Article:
Originally posted by BugDozer:

"Our front teeth are sharp and pointy, for biting and tearing flesh."

Sorry, but our canine teeth are not sharp. Carnivore's and omnivore's canine teeth are long, sharp, and curved -- they are also spaced out from the other teeth so fibrous strips of flesh don't get caught between them. Herbivore's canine teeth are dull and usually short, but long in some animals such as the hippopotamus for defense. So, how are human canines shaped? They are short and blunted, just like most herbivore's -- they are also right next to the other teeth, not spaced out as in carnivores and omnivores. They are perfect for peeling things such as fruits and vegetables, but not for shredding meat.

Although humans are able to eat meat, when compared to carnivorous, omnivorous, and herbivorous animals, we most closely resemble the herbivorous ones. We are capable of living solely on a plant-based diet and getting all of the nutrients and vitamins we need.

Originally posted by mblase:

"One has to draw the line between killable and non-killable life forms somewhere; why should it be any less ethical to draw it just below human beings than just above plants?"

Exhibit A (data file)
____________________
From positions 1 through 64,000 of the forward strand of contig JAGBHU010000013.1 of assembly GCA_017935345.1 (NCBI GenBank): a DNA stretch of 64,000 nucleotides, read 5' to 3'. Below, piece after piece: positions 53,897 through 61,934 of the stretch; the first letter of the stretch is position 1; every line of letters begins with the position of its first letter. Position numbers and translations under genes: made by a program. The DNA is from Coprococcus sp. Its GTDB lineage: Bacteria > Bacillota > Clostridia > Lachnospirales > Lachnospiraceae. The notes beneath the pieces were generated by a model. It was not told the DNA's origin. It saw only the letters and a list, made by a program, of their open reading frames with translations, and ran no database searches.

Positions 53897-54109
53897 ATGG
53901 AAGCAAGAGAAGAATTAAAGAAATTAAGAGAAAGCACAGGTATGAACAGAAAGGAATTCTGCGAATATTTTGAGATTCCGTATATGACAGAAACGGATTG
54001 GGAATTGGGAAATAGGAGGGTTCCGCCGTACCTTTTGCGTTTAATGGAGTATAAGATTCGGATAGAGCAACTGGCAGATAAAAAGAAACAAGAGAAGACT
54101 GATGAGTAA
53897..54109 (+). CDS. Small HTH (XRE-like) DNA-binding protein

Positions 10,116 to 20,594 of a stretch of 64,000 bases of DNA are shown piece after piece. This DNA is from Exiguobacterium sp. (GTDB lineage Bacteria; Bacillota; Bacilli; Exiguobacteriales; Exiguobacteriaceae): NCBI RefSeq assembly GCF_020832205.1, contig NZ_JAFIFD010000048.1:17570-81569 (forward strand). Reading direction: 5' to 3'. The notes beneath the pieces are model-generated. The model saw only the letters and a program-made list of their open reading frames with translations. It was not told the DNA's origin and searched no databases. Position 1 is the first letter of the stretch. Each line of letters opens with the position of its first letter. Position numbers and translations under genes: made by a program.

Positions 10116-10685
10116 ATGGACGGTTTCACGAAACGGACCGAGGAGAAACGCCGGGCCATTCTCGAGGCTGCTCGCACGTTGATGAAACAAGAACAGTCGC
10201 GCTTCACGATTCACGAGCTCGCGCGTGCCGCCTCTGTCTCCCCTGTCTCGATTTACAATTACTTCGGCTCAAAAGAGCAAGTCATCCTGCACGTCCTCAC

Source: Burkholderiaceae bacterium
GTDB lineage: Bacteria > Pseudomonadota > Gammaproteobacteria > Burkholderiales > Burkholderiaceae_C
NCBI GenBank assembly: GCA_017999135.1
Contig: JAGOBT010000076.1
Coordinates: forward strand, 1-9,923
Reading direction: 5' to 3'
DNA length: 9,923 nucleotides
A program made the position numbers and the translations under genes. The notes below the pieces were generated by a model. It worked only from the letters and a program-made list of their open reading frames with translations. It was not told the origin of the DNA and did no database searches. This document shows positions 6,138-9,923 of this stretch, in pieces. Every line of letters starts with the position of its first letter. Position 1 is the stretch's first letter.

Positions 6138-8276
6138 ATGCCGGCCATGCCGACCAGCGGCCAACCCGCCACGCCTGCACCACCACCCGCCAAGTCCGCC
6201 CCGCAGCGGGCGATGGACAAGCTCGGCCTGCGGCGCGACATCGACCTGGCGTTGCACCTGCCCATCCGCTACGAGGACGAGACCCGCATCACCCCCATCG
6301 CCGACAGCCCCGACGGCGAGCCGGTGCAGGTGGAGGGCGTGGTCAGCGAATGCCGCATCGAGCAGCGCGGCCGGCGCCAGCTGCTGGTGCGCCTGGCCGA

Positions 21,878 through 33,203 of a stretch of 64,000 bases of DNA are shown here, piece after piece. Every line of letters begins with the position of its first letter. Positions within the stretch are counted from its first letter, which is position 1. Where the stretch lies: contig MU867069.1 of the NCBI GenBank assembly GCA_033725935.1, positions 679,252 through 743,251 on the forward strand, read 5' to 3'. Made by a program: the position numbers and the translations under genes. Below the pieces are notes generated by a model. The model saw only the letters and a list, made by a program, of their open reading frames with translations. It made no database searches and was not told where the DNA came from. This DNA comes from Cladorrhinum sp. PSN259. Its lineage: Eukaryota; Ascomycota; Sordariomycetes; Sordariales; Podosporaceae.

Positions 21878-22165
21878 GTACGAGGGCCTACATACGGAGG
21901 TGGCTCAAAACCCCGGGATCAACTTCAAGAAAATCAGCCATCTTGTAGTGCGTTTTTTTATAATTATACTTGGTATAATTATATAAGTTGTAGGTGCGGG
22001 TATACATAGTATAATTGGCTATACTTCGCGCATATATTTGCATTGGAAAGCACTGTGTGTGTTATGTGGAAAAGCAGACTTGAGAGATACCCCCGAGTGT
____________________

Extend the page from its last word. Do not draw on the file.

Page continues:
I have heard this argument by a lot of people who think vegetarians or vegans are making a contradiction in their lifestyle. Why not stop eating plants also, they are also living things? Well, you're missing the big point. There is no evidence that plants can feel pain, so in turn, they cannot suffer. On the other hand, animals do feel pain, therefore they can suffer.

Most people eliminate meat, or all animal products from their diet, because they don't want to contribute to any suffering. It has nothing to do with "killable and non-killable life forms", as you put it.

Originally posted by Rook:

"On a different and more compelling front, humans need lysine, a critical amino acid, in order to properly manufacture proteins in our bodies. We can't make lysine on our own--we have to get it from our diet. Guess what? You get it from eating animal flesh. (Cholesterol--another byproduct of eating animals--is also essential to brain growth in infants and young children.) Of course, today's vegetarians and vegans can get such things from basic vitamin supplements, and more power to them."

Yes, humans do need lysine. Guess what? You can get it from plant sources also, not just animal flesh.

100% of the cholesterol humans need is produced in their own liver. Any cholesterol that you intake from your diet is excess (not that that's bad in limited amounts.) How many people do you know have served their infants steak because they were worried about them not getting enough cholesterol?